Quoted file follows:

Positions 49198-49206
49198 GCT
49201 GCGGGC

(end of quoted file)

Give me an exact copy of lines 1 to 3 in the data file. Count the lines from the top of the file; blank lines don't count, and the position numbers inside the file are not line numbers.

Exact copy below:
Positions 49198-49206
49198 GCT
49201 GCGGGC